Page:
I am not an electronic artist. I can’t construct a poem that both comments on and is presented through the tyranny of the computer screen, as Justin Katko does with “Up Against the Screen Mother Fuckers,” nor can I build a Google Map to tell the story of gentrifaction, as J.R. Carpenter does with “In Absentia,” nor construct an immersive document that investigates the risks of reading, as Stuart Moulthrop does in “Deep Surface.”
What I can do is say that I have yet to be moved by any of my experiences with hypertext literature (or more generally, electronic literature).
But I want to be. I desperately want to be.
We live in amazing times. As a man in his mid-thirties, I’ve lived through the birth and development of the digital revolution. And as a creative writer, I’ve yearned to explore the openings created by that revolution.
A vast, but limited, tool chest indeed.
My experience with creating electronic fiction does not go beyond the shallow waters of the hyperlink, and I struggle with the desire to create something more engaging than a glorified choose-your-own-adventure story.
The difficulty of hypertext fiction is similar to the difficulty of narrative storytelling in video games (and to be sure, hypertext fiction can be considered a form of the video game). In his recent book, Extra Lives: Why Video Games Matter, Tom Bissel explains the root of that difficulty:
Games with any kind of narrative structure usually employ two kinds of storytelling. One is the framed narrative of the game itself, set in the fictional “present” and traditionally doled out in what are called cut scenes or cinematics, which in most cases take control away from the gamer, who is forced to watch the scene unfold. The other, which some game designers and theoreticians refer to as the “ludonarrative,” is unscripted and gamer-determined — the “fun” portions of the “played” game — and usually amounts to some frenetic conception of getting from point A to point B. The differences between the framed narrative and ludonarrative are what make story in games so unmanageable: One is fixed, the other is fluid, and yet they are intended, however notionally, to work together.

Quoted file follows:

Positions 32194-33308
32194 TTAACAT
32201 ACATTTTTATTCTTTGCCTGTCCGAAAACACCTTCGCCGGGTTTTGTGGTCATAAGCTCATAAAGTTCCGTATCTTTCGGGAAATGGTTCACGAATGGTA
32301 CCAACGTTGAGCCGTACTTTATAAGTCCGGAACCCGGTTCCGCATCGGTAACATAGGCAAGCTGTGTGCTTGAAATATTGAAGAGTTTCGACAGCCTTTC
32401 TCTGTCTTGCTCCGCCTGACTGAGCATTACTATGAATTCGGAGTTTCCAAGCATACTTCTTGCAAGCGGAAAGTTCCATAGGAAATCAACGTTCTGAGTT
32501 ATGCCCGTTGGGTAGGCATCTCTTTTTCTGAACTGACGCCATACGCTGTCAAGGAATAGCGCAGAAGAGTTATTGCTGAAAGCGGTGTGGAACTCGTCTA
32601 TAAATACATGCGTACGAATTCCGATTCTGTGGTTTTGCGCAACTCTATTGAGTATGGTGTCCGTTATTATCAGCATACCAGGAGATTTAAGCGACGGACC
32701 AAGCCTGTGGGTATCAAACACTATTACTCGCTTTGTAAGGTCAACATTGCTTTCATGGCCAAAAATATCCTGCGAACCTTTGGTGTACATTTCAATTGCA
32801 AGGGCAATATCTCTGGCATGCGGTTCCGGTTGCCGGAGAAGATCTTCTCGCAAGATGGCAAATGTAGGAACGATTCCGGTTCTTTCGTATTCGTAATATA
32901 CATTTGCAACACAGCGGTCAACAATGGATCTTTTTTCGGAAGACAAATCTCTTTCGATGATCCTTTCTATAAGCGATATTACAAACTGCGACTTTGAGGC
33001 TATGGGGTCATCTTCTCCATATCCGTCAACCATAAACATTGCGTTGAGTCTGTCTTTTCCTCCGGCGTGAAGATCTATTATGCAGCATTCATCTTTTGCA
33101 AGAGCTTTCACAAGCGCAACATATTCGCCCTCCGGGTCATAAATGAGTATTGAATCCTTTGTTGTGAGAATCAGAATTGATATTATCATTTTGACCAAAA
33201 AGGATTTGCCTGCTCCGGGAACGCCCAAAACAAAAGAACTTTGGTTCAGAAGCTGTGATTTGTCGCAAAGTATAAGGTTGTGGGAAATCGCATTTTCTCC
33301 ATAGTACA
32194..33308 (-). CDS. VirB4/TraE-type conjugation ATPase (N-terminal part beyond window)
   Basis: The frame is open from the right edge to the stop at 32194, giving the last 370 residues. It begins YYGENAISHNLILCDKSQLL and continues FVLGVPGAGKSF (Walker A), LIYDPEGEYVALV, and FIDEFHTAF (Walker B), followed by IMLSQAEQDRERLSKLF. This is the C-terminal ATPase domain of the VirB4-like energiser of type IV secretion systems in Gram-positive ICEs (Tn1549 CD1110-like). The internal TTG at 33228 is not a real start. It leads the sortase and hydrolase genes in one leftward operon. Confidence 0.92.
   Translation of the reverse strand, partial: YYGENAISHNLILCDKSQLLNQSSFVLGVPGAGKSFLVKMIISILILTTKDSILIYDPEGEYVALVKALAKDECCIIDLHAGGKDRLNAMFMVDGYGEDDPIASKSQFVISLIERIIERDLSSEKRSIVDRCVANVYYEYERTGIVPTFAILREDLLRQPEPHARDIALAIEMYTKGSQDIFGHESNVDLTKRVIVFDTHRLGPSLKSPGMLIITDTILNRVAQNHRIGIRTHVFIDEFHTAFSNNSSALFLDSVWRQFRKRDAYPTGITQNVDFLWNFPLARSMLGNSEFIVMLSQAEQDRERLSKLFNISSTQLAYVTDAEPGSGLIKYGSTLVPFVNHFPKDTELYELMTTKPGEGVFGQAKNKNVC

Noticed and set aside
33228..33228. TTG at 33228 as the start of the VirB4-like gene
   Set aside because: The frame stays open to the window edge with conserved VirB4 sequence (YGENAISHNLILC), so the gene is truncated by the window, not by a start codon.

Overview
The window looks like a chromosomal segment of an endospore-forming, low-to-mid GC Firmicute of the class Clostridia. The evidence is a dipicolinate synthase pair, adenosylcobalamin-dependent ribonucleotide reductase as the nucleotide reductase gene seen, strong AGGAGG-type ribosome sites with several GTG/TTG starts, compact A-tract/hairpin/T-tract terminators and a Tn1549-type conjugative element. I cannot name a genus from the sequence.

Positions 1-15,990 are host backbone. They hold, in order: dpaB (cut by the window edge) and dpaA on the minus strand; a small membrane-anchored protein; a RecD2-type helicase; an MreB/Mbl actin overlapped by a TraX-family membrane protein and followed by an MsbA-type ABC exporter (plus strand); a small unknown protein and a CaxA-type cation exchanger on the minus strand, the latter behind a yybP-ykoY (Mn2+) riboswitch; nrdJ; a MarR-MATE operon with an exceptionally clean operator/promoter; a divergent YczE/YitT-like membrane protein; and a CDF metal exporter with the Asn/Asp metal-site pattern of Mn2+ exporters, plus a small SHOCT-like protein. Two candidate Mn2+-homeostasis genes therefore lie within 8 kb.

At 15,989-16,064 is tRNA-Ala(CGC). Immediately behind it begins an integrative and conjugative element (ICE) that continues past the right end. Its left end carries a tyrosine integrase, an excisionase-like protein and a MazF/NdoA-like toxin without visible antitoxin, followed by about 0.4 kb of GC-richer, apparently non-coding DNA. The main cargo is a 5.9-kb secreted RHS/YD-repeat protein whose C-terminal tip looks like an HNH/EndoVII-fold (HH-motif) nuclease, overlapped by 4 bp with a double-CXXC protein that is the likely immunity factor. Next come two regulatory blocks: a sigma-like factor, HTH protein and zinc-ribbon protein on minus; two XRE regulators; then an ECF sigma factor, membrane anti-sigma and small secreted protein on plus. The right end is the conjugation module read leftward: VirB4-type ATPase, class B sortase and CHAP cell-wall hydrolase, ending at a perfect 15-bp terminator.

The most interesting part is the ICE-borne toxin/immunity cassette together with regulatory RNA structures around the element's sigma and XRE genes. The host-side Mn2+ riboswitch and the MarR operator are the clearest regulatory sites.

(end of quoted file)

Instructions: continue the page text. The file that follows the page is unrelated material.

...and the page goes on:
To some extent, what Bissel is talking about here is authorial control. The game designers maintain authorial control over the framed narrative, but they give up much of that control during the ludonarrative. Quoting Clint Hocking, a famous game designer, Bissel writes:
The very nature of drama, as we understand it, is authored. Period. The problem is, once you give up control of that to a player, authorial control gets broken. Things like pacing and flow and rhythm — all these things that are important to maintaining the emotional impact of narrative — go all will-nilly.
As in video games, hypertext fiction gives the readers control over what words they’ll read next, what information they’ll find next, what scenes they’ll enjoy next (of course, writers can always reduce their use of the hyperlink to glorified footnotes or page turns, but that’s not exactly hypertext fiction; that’s just fiction being printed in hypertext).
The trick to maintaining the necessary narrative momentum, as in video games, is constraining the possibilities of reader control without the reader feeling as if she’s being constrained.
That’s a trick I haven’t mastered yet. But if you’re going to be a creative writer in the twenty-first century, it’s a trick worth learning.